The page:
As recently as last year, Beijing even tried to bully into submission Indonesia, an ASEAN member that doesn’t have a formal dispute with China over the South China Sea, when it reportedly instructed Jakarta to cease drilling for hydrocarbons in Indonesia’s UNCLOS-permitted exclusive economic zone off its Natuna Islands on the basis that the area was ‘Chinese territory’.

And just as Russia is now doing again, China has been intent on securing its self-identified privilege in the South China Sea by militarisation. In Beijing’s case, it has done so by converting shoals and reefs (to which an arbitral tribunal found China enjoyed no valid claim under UNCLOS) into artificial islands on which it has placed its military assets, and from which it has threatened to project its power.

So far, leaving aside its small-scale clashes with Vietnam back in the 1970s and 1980s, China’s gestures in the South China Sea have been no more than thinly veiled threats against its neighbours and others. And the very nature of the territory in dispute has meant that China’s assertiveness hasn’t entailed mass missile attacks and artillery barrages on their cities, killing civilians and driving hundreds of thousands of others from their homes.

That said, in 1979 China was no less violent than Russia now is when it launched a bloody invasion of northern Vietnam that wrought widespread destruction and claimed tens of thousands of lives, including many civilians, in just under a month.

Unlike Putin’s, Beijing’s actions then were not irredentist. Rather, they were, inter alia, an attempt to punish Vietnam for having the temerity to kick China’s client, the Khmer Rouge, out of Cambodia, after Pol Pot’s murderous regime had staged several attacks across Vietnam’s southwestern borders. Regardless, those actions were no less a brutal violation of UN principles and international norms, and of basic human rights, than Russia’s are now.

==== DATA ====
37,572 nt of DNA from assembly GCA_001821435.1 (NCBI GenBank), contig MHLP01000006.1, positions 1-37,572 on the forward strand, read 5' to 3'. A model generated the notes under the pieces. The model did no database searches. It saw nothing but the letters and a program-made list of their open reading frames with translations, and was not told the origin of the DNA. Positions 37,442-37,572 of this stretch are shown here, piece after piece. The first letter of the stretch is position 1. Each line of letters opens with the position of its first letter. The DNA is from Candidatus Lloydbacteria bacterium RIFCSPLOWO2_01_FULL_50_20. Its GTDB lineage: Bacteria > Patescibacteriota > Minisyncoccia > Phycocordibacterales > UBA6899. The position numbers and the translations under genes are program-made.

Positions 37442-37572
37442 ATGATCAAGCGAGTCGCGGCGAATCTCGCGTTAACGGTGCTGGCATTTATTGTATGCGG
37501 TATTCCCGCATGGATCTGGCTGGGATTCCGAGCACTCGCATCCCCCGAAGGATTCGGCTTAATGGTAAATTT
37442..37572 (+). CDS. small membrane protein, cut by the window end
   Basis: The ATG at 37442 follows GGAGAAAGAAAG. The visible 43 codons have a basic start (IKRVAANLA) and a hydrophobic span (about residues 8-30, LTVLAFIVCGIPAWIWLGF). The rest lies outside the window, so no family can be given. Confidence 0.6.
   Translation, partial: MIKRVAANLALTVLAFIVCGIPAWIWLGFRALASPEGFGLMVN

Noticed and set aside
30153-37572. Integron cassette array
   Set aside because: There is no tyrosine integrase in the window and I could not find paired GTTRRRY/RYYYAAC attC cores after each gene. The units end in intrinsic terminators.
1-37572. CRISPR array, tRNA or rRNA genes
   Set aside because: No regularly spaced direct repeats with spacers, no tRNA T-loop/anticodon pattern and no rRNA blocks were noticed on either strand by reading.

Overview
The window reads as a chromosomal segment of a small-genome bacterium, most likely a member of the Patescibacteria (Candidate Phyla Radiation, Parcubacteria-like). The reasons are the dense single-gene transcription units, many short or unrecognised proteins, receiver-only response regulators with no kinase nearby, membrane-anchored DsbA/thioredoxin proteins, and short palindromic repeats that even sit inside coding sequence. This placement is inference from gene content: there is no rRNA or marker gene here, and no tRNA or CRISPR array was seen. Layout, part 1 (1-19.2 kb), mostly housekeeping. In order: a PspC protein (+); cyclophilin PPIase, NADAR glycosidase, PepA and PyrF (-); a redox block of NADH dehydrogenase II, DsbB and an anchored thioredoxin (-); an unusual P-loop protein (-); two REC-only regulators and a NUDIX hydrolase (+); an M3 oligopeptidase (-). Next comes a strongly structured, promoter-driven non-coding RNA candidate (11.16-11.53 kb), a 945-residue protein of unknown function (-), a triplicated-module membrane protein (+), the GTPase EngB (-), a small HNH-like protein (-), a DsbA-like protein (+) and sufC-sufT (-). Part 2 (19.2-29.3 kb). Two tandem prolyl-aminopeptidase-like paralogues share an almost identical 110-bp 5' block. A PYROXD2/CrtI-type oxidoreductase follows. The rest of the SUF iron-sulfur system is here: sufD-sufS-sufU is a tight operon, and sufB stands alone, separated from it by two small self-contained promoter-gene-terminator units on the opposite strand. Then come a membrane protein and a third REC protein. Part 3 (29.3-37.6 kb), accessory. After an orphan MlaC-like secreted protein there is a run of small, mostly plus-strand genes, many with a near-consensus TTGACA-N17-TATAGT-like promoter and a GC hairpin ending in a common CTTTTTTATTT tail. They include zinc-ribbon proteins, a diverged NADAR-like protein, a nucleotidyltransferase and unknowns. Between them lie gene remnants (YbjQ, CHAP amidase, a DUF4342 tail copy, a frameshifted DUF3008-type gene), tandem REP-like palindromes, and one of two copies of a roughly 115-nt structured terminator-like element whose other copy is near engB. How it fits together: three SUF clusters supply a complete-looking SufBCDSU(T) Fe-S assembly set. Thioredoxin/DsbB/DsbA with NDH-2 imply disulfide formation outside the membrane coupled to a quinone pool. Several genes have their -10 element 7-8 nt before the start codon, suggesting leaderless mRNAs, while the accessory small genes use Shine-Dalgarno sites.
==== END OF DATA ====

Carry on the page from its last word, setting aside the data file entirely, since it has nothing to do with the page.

So, Xi is no doubt watching what’s unfolding in Ukraine and the international community’s response with great interest. He may well be questioning the prudence of Putin’s move. He may well have been struck by the solidarity of Europeans—even the likes of Viktor Orban—in rallying behind their neighbour, imposing sanctions and supplying weapons on a scale hitherto hard to imagine.

And as he sees footage of destroyed Russian tanks and helicopters, and the sheer courage and resilience of Ukraine’s defenders, he may well be recalculating the prospective cost of a Taiwan invasion. Whether that makes any difference to him, and whatever else he might be thinking about Putin’s adventurism, is for real experts on China’s leader for life to ruminate on.

But it’s safe to assume that he’ll be distinguishing between an assault on a nation that China itself has recognised and with which it has engaged economically and politically, and whatever he might be contemplating for an entity that he regards as renegade, that very few nations recognise diplomatically and that even fewer would be prepared to help defend—least of all the countries in Taiwan’s neighbourhood.

In that respect, never have the differences between ASEAN and the EU been more glaring.

David Engel is the head of ASPI’s Indonesia program.

This article appeared originally at The Strategist (ASPI).